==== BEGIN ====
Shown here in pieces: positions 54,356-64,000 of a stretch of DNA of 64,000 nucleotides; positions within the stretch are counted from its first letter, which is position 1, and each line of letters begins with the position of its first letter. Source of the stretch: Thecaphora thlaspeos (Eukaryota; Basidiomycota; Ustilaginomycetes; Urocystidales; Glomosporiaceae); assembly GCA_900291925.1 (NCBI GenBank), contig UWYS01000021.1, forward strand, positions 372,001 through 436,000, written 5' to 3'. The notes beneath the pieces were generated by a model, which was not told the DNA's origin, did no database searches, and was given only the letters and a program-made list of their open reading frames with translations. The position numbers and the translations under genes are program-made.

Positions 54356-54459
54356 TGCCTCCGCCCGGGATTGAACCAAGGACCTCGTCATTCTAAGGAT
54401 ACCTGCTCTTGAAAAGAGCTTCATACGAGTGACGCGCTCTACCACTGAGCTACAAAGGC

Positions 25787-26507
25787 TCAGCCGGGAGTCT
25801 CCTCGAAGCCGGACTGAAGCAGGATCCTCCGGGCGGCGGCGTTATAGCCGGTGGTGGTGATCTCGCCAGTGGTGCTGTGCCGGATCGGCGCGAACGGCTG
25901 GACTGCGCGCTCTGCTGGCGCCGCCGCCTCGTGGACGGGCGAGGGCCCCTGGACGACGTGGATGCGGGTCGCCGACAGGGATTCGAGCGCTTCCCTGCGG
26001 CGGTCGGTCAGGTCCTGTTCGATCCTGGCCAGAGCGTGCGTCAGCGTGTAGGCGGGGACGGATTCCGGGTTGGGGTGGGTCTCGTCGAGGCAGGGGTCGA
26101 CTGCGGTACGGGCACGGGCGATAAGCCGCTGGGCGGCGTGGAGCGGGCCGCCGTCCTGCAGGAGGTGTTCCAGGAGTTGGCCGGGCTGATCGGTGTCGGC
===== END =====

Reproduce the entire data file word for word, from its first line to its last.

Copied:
Shown here in pieces: positions 54,356-64,000 of a stretch of DNA of 64,000 nucleotides; positions within the stretch are counted from its first letter, which is position 1, and each line of letters begins with the position of its first letter. Source of the stretch: Thecaphora thlaspeos (Eukaryota; Basidiomycota; Ustilaginomycetes; Urocystidales; Glomosporiaceae); assembly GCA_900291925.1 (NCBI GenBank), contig UWYS01000021.1, forward strand, positions 372,001 through 436,000, written 5' to 3'. The notes beneath the pieces were generated by a model, which was not told the DNA's origin, did no database searches, and was given only the letters and a program-made list of their open reading frames with translations. The position numbers and the translations under genes are program-made.

Positions 54356-54459
54356 TGCCTCCGCCCGGGATTGAACCAAGGACCTCGTCATTCTAAGGAT
54401 ACCTGCTCTTGAAAAGAGCTTCATACGAGTGACGCGCTCTACCACTGAGCTACAAAGGC

Positions 25787-26507
25787 TCAGCCGGGAGTCT
25801 CCTCGAAGCCGGACTGAAGCAGGATCCTCCGGGCGGCGGCGTTATAGCCGGTGGTGGTGATCTCGCCAGTGGTGCTGTGCCGGATCGGCGCGAACGGCTG
25901 GACTGCGCGCTCTGCTGGCGCCGCCGCCTCGTGGACGGGCGAGGGCCCCTGGACGACGTGGATGCGGGTCGCCGACAGGGATTCGAGCGCTTCCCTGCGG
26001 CGGTCGGTCAGGTCCTGTTCGATCCTGGCCAGAGCGTGCGTCAGCGTGTAGGCGGGGACGGATTCCGGGTTGGGGTGGGTCTCGTCGAGGCAGGGGTCGA
26101 CTGCGGTACGGGCACGGGCGATAAGCCGCTGGGCGGCGTGGAGCGGGCCGCCGTCCTGCAGGAGGTGTTCCAGGAGTTGGCCGGGCTGATCGGTGTCGGC